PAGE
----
For Andrew, the neon buzz of the Strip in Las Vegas was his mecca. Once he was old enough, Andrew planned a pilgrimage from his East Coast birthplace to the bright lights in the Nevada desert. Yet before he was old enough to enter a casino, the teenager was already struggling with compulsive gambling. His high school grades were dropping, his bank account dwindling, his hopes for the future fading. Now 18 years old, he explains in his own words how gambling messed up his life.
HEALTH
August 8, 2005 | Marianne Szegedy-Maszak, Special to The Times
THE day that Marilyn Lancelot won the biggest jackpot of her life, she left the casino in Yuma, Ariz., with every penny of the $4,000 that had poured out of the slot machines. This time she knew that she would never gamble again. She was right, although not for the reasons she thought. The next day, seven police cars appeared in her Phoenix driveway and she was taken out of her house in handcuffs.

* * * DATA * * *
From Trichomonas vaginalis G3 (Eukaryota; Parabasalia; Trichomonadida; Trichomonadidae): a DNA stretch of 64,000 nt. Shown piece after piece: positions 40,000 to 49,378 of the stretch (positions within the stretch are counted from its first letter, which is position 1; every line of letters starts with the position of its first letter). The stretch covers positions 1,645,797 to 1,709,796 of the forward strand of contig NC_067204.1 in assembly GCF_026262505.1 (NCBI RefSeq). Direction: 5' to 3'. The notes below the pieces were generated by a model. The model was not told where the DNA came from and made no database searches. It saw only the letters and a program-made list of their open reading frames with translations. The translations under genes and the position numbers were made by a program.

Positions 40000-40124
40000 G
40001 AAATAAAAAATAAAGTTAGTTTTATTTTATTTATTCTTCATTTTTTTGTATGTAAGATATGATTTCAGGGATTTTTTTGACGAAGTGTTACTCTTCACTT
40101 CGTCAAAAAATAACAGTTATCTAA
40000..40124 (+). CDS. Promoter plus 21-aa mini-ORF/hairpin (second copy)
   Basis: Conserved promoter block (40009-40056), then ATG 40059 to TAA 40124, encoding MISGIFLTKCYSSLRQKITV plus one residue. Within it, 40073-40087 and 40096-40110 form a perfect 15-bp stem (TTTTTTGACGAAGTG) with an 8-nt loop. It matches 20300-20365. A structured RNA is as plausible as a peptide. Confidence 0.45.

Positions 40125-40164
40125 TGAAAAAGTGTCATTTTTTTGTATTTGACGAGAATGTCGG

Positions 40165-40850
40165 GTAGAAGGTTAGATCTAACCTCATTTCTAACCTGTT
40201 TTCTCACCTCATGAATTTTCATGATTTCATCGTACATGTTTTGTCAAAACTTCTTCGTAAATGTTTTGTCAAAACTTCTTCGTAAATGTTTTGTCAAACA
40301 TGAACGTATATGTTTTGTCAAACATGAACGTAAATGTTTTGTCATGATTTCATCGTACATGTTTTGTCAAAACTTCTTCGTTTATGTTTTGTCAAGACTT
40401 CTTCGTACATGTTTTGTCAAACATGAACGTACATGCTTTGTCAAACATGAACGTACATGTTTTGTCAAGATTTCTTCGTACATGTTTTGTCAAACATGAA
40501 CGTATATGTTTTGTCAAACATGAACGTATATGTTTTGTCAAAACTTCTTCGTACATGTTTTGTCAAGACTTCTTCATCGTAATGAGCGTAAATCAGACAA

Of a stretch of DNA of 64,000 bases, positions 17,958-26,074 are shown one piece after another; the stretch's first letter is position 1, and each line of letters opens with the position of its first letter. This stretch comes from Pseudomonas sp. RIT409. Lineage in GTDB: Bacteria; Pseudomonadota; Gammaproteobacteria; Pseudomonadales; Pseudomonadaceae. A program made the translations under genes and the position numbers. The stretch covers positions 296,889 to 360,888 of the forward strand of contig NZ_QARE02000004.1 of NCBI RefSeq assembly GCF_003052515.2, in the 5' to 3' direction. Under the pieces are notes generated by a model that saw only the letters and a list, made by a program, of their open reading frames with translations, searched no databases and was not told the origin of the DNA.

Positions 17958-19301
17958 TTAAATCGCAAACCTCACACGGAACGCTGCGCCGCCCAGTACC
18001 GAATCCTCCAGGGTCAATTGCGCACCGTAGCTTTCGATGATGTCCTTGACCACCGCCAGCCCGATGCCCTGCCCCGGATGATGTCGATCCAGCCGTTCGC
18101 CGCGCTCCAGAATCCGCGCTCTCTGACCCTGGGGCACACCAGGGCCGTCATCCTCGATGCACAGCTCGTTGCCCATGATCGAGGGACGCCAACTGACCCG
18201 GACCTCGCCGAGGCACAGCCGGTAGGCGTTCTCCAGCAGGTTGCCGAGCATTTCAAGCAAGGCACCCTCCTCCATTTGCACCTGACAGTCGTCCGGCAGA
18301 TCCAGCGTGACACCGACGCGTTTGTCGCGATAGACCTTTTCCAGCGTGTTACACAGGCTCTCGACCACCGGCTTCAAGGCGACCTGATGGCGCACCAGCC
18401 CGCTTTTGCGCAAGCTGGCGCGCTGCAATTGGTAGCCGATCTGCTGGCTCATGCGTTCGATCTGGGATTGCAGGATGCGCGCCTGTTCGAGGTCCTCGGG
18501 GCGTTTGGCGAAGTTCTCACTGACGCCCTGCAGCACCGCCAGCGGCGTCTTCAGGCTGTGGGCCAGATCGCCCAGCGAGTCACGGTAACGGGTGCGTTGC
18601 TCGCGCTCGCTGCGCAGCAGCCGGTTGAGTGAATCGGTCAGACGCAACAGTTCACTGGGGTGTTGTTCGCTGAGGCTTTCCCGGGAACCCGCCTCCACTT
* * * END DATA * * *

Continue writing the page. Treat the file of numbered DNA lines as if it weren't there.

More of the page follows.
SCIENCE
July 12, 2005 | Brad Wible, Times Staff Writer
A handful of drugs that are commonly prescribed for Parkinson's disease can convert a tiny fraction of patients into compulsive gamblers in as little as a month, according to a study published today in the journal Archives of Neurology. The study is one of several to show the link and confirms that the drug pramipexole -- widely prescribed under the brand name Mirapex -- is the most likely to cause the rare side effect. Dr. M. Leann Dodd, a psychiatrist at the Mayo Clinic in Rochester, Minn.
NEWS
June 13, 2004 | Alan Sayre, Associated Press Writer